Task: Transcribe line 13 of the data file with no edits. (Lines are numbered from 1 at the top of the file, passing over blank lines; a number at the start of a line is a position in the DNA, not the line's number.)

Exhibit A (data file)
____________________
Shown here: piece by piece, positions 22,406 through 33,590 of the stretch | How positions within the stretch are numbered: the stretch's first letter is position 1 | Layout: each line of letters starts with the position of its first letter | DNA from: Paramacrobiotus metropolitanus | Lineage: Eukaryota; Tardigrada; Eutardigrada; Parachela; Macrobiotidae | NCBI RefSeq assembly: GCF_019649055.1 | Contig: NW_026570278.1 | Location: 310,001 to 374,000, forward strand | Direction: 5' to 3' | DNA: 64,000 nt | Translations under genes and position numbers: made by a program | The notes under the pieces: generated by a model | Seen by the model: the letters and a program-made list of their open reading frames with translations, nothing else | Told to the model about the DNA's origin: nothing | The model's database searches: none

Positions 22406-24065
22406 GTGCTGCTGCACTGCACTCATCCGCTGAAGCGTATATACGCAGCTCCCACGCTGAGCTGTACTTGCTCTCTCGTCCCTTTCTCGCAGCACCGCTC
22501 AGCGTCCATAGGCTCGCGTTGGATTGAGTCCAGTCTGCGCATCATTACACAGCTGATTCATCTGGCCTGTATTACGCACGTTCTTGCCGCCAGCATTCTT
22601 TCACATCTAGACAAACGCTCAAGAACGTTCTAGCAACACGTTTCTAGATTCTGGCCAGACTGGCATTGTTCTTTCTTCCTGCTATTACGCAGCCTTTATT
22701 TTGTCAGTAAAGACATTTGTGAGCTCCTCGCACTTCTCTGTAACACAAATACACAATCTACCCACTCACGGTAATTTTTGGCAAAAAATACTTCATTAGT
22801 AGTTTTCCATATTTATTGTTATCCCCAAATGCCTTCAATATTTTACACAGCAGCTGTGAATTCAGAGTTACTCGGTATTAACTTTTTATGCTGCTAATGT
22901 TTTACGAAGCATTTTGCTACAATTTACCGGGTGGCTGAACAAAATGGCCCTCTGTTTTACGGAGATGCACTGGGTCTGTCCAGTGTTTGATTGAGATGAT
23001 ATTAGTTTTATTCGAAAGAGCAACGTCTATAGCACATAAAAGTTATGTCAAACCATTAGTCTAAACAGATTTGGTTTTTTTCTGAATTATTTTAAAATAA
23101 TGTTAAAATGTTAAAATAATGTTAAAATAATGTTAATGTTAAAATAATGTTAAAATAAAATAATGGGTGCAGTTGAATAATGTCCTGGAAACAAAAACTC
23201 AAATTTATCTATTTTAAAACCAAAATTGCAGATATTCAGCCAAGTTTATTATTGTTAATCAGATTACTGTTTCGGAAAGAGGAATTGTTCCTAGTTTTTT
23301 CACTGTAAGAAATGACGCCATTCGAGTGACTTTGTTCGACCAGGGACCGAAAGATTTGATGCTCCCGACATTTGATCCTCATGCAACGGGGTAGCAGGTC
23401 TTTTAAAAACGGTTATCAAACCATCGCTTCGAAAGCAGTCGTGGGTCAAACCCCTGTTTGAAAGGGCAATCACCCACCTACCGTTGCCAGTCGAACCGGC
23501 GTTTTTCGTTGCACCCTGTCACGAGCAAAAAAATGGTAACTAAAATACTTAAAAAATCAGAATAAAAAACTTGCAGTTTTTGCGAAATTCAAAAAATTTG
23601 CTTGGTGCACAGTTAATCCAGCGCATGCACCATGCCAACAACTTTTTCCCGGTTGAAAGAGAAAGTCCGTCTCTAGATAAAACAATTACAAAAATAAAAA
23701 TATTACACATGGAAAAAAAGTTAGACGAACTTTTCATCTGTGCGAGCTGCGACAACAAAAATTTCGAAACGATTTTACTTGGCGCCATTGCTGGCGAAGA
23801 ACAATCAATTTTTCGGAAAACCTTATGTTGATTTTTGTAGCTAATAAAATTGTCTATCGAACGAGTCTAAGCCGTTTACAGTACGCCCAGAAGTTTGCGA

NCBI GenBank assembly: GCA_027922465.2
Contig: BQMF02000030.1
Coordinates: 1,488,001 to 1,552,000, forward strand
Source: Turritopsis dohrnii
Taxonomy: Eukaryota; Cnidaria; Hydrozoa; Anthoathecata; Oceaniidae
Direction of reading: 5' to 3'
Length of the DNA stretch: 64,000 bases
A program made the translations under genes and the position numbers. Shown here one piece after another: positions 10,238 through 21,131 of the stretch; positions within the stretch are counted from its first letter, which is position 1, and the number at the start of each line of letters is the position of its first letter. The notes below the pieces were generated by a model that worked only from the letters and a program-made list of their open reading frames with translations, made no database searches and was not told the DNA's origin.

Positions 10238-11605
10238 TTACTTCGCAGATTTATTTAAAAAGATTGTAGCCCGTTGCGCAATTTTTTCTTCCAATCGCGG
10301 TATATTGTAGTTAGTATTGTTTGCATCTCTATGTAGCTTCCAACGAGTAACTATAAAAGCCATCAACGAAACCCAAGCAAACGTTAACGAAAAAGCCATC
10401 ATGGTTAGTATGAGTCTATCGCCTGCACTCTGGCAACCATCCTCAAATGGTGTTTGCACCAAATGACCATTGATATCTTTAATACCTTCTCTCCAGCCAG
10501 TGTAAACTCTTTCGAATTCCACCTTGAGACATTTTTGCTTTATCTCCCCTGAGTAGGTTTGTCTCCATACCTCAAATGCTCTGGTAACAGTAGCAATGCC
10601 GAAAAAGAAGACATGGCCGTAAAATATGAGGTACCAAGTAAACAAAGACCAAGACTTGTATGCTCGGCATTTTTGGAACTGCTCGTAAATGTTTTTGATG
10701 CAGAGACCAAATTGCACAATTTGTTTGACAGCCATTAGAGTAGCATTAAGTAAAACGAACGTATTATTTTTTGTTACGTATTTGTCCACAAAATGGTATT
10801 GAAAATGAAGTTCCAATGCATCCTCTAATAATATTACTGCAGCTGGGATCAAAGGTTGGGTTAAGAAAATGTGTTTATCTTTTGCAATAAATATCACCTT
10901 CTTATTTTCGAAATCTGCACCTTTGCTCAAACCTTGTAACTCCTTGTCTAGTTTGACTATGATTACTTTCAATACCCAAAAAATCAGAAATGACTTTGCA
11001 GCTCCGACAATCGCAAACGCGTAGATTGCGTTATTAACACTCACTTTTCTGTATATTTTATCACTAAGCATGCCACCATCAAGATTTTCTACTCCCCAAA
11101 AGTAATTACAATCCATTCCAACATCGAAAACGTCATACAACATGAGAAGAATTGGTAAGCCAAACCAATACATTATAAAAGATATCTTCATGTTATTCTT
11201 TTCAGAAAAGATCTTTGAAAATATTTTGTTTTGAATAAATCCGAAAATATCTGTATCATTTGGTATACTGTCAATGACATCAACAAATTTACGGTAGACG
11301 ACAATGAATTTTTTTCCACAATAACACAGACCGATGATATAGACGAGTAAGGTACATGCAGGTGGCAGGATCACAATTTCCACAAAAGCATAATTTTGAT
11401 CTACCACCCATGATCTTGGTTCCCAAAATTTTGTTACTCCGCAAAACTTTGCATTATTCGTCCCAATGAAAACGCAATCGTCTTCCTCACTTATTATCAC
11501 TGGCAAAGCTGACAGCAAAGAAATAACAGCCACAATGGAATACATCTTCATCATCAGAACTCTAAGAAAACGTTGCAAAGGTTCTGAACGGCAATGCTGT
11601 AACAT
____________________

23401 TTTTAAAAACGGTTATCAAACCATCGCTTCGAAAGCAGTCGTGGGTCAAACCCCTGTTTGAAAGGGCAATCACCCACCTACCGTTGCCAGTCGAACCGGC